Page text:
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In the World, Not of It (Revisited)

This month, I am reposting a few favorite articles from the past. This article was originally published on July 25, 2015.

In a recent post, I shared my thoughts about how Christians should respond to the Supreme Court’s recent ruling legalizing gay marriage. This ruling reflected the state of our society: we cannot consider America a “Christian nation” at this time. Likewise, our response to the ruling should be a reflection of our faith. Neither the Supreme Court ruling, nor the Church’s response, occurs in a vacuum.

Christians should not be surprised by the Supreme Court’s ruling. Neither should we be surprised that a growing majority of Americans have come to favor legalizing same-sex marriage in recent years and, as a corollary, have come to view pro-traditional-family Christians as bigoted, hateful homophobes. Jesus warned us that Christians would always find themselves as “outsiders” in the world:

“But now I come to You; and these things I speak in the world so that they may have My joy made full in themselves. I have given them Your word; and the world has hated them, because they are not of the world, even as I am not of the world. I do not ask You to take them out of the world, but to keep them from the evil one. They are not of the world, even as I am not of the world. Sanctify them in the truth; Your word is truth. As You sent Me into the world, I also have sent them into the world. For their sakes I sanctify Myself, that they themselves also may be sanctified in truth.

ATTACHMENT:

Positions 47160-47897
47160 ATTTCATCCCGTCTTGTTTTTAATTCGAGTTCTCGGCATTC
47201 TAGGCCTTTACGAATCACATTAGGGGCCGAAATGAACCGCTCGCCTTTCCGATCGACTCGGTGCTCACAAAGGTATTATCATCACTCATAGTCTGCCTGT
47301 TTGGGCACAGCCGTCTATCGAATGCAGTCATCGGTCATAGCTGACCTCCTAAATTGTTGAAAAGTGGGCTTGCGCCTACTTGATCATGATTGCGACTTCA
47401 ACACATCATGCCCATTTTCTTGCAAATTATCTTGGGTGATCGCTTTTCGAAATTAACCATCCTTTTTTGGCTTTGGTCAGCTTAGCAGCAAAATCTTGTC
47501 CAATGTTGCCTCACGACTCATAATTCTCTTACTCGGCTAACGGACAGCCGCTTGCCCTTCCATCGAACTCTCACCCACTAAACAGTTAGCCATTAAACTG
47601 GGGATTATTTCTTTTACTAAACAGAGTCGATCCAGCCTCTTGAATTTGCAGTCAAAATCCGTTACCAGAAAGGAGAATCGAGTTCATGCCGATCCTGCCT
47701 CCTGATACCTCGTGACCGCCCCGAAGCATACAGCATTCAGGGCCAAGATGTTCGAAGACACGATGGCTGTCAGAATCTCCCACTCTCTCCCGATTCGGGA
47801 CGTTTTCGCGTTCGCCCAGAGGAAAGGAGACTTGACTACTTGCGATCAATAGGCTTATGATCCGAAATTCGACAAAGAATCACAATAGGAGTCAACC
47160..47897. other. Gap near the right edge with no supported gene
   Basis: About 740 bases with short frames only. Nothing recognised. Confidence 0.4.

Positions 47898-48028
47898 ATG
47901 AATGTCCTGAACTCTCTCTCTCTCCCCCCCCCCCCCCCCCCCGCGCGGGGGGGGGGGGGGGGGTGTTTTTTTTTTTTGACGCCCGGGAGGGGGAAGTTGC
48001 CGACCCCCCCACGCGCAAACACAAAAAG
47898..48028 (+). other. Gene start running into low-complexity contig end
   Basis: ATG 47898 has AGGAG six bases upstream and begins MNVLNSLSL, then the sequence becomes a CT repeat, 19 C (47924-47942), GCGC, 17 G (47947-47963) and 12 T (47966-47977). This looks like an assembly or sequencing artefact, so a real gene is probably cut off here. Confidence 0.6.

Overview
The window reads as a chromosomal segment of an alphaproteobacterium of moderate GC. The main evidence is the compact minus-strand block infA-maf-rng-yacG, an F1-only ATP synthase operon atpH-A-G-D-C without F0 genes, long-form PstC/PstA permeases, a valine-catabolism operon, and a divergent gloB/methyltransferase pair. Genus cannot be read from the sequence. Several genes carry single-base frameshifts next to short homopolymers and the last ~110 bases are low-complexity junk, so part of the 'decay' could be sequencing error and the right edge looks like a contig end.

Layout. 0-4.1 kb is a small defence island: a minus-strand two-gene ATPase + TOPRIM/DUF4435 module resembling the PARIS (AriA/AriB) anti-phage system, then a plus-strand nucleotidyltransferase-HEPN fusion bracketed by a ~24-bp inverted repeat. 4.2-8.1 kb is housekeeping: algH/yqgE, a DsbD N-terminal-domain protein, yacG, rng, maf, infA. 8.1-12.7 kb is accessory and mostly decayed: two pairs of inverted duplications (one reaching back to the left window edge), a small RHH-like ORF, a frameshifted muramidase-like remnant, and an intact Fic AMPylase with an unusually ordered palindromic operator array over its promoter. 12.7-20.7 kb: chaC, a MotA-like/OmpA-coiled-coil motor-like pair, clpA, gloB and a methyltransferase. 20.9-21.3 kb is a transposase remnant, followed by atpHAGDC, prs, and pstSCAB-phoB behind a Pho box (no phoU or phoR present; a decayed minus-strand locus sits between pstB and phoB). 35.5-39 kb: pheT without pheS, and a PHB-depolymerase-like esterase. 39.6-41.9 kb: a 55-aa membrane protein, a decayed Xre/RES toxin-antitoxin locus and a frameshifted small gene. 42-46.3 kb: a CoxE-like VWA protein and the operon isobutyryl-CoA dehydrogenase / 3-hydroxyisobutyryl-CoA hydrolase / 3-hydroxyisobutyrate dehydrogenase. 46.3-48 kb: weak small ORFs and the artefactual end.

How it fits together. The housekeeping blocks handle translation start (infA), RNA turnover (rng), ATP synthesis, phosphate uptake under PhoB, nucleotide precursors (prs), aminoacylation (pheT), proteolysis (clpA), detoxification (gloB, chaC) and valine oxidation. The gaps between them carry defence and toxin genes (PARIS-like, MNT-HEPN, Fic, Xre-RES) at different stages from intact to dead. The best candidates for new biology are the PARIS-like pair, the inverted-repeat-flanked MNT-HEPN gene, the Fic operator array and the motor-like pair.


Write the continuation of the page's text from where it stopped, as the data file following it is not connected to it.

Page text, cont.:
“I do not ask on behalf of these alone, but for those also who believe in Me through their word; that they may all be one; even as You, Father, are in Me and I in You, that they also may be in Us, so that the world may believe that You sent Me” (John 17:13-22, NASB).

Most American evangelicals have lived comfortably in a society that has been at least courteous to, and at times even supportive of, our faith. However, as the above passage and countless other Bible verses show, Christians should not really be surprised that society is growing increasingly hostile towards us. We should be surprised that we have enjoyed a somewhat favorable status in American society for so long. Jesus warned His disciples that the world would hate them.

As the world’s hostility becomes more visible, how should Christians respond?

First, I would urge Christians to begin reading the Bible from a different perspective. We have grown accustomed to reading the Bible as if it were written to people with a socio-cultural experience similar to our own. We imagine Jesus and the disciples as a bunch of working-class guys—like the working-class guys we know from our jobs. However, American comforts would have been foreign to them. When Jesus told His disciples to pray, “Give us this day our daily bread,” they probably took it literally: Pray for food for the day. They did not think long-term, budgeting a two-week paycheck so that you can buy several weeks worth of groceries and make your car payment. Their idea of “prosperity” was probably having leftovers after dinner. The so-called gospel proclaimed by some preachers—those who claim that faith in God will bring us health, wealth, success, and comfort—would seem odd to the first Christians. To them, faith meant that you would still call yourself a Christian and believe you had eternity with Jesus as the executioner’s sword was coming toward your throat.